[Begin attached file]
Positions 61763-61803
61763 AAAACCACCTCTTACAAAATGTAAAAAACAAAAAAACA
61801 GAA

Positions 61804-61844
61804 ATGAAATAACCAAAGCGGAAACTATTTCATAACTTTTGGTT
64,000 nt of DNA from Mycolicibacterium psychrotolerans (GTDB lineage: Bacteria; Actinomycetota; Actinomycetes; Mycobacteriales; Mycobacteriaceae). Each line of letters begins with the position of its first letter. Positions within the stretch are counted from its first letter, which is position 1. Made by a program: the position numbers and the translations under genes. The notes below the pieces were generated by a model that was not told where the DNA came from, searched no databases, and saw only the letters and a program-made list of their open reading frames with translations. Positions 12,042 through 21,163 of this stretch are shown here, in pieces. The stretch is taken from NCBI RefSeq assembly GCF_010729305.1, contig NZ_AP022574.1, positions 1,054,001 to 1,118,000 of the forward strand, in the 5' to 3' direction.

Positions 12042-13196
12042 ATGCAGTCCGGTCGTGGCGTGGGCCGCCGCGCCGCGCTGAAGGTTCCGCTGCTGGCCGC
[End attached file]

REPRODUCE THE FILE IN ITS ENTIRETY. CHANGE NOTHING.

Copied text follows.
Positions 61763-61803
61763 AAAACCACCTCTTACAAAATGTAAAAAACAAAAAAACA
61801 GAA

Positions 61804-61844
61804 ATGAAATAACCAAAGCGGAAACTATTTCATAACTTTTGGTT
64,000 nt of DNA from Mycolicibacterium psychrotolerans (GTDB lineage: Bacteria; Actinomycetota; Actinomycetes; Mycobacteriales; Mycobacteriaceae). Each line of letters begins with the position of its first letter. Positions within the stretch are counted from its first letter, which is position 1. Made by a program: the position numbers and the translations under genes. The notes below the pieces were generated by a model that was not told where the DNA came from, searched no databases, and saw only the letters and a program-made list of their open reading frames with translations. Positions 12,042 through 21,163 of this stretch are shown here, in pieces. The stretch is taken from NCBI RefSeq assembly GCF_010729305.1, contig NZ_AP022574.1, positions 1,054,001 to 1,118,000 of the forward strand, in the 5' to 3' direction.

Positions 12042-13196
12042 ATGCAGTCCGGTCGTGGCGTGGGCCGCCGCGCCGCGCTGAAGGTTCCGCTGCTGGCCGC